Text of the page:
# Which impact on security (factorization) has a common prime factor among prime factors? $N=P\cdot Q$ with $P=2\cdot F\cdot p+1$, $Q=2\cdot F\cdot q+1$

Which impact on security (factorization) has a common prime factor among the prime factors $$P$$,$$Q$$ of a number $$N$$ $$N=P\cdot Q$$ $$P=2\cdot F\cdot p+1$$ $$Q=2\cdot F\cdot q+1$$ with $$F,q,p$$ different primes and $$F$$ the biggest prime factor of $$P$$ and $$Q$$ with $$F\gg p,q$$

A potential adversary who want to factorize $$N$$ does know about the internal structure but does not know $$F,p,q,P,Q$$

For example $$N$$ is a $$1024$$-bit number with $$P,Q \approx$$ $$512$$-bit each.
$$F \approx 461$$-bit and $$p,q \approx 50$$-bit each.
Would security significantly change for larger $$N,F$$ but constant size $$p,q$$?
Or how would security change for larger/smaller $$p,q$$ but constant size of $$N$$?

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Edit Update: It turned out a common factor is not necessary. I did some more detailed question.

There is a large weakness in 1024 bit products created according to the method described if you reuse F.

If N1 and N2 are both created with the same F, F can be calculated immediately:

G = gcd(N1-1,N2-1) = 2Fk.


Factor G to get F, which is easy to spot because it is length 461 bits.

Additionally, security can be significantly weakened if the difficulty of factoring N-1 is significantly easier than factoring N.

N-1 is a composite which can be significantly easier to factor than a 1024 bit product of two 512 bit primes.

Based on the definitions and limitations of F, p and q in the question: N = (2Fp+1)(2Fq+1)

Expanding N = 4*F^2pq+2Fp+2Fq+1

Rearranging N = 2F(2Fpq+p+q)+1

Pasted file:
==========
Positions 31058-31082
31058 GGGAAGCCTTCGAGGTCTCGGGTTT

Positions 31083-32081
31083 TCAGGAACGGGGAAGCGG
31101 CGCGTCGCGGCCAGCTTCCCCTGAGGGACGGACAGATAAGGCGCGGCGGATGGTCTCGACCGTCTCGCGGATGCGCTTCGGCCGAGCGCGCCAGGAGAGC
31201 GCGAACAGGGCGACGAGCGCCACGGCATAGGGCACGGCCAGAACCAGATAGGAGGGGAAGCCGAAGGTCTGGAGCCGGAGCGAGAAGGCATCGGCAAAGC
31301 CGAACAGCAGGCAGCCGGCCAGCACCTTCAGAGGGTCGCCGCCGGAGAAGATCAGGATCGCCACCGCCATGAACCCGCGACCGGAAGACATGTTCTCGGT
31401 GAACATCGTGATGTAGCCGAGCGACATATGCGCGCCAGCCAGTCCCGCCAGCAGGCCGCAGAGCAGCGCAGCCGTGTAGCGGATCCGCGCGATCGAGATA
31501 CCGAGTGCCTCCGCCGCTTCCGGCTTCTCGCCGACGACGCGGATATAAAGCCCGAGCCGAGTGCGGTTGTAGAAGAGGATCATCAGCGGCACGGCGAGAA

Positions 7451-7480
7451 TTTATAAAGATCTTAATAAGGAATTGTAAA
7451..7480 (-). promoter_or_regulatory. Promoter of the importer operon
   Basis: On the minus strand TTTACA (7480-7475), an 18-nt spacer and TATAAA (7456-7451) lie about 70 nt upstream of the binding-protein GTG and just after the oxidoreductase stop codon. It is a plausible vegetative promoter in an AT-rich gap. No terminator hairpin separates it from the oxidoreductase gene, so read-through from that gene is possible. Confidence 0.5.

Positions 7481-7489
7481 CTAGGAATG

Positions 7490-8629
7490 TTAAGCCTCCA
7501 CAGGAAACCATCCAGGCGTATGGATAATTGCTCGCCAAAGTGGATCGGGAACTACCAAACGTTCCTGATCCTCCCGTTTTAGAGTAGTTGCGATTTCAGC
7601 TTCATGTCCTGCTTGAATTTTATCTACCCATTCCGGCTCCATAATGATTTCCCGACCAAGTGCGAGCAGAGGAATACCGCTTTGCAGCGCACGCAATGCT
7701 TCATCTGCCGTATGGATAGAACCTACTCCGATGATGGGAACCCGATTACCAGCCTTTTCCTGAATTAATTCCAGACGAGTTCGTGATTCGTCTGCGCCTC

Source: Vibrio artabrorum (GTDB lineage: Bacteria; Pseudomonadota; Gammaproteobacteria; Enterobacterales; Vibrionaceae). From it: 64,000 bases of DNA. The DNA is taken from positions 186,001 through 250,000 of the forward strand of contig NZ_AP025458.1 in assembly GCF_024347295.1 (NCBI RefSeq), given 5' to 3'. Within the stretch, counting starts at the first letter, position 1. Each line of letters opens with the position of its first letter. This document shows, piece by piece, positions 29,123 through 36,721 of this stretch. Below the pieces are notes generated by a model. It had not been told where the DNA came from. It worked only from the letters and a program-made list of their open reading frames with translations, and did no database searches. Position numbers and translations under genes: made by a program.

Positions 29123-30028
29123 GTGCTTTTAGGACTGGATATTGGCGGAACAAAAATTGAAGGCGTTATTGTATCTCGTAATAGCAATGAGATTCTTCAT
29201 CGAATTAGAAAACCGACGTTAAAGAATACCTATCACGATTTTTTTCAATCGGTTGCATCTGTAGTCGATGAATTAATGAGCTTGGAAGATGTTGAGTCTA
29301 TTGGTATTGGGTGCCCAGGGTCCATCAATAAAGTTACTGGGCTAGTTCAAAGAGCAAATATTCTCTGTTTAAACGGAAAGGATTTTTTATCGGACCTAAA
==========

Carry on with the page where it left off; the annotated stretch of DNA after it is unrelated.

N-1 = 2F(2Fpq+p+q)

After factoring N-1 you have F, an approx. 461 bit prime.

Let u be (N-1)/2F = (2Fpq+p+q)

u = (2Fpq+p+q)

Then calculate s = mod(u,2F) = p+q,

q = s-p


Substitute s-p for q and s for p+q

u = (2Fp(s-p)+s)

u = 2Fps-2Fp^2+s


This results in a quadratic in p

-2Fp^2+2Fsp+s-u = 0


p = (Fs - sqrt(F(Fs^2 + 2s - 2u)))/(2F)

q = s-p

The two approx 512 bit primes can now be calculated.

N = (2Fp+1)(2Fq+1)

Note that factoring N-1 may still take a significant amount of time requiring GNFS or CADO-NFS, but still significantly easier to factor than a 1024 bit product of two 512 bit primes.

• is factoring '$N-1 = 2F(2Fpq+p+q)$' that easy? It's still an 922-bit number. How much easier is it compared to a regular used 922-bit number? Current record of a hard number is 829-bit. If it is easy. Does it significantly depend at the size of $F$? We could scale it as big as we want as long $p,q$ have a constant size. Mar 25, 2022 at 14:46
• ah ok, '$(2Fpq+p+q)$' may be factorized easily. How about we take care about this and set it to a small number times a $500$-bit prime? Would it be still easy? Mar 25, 2022 at 14:56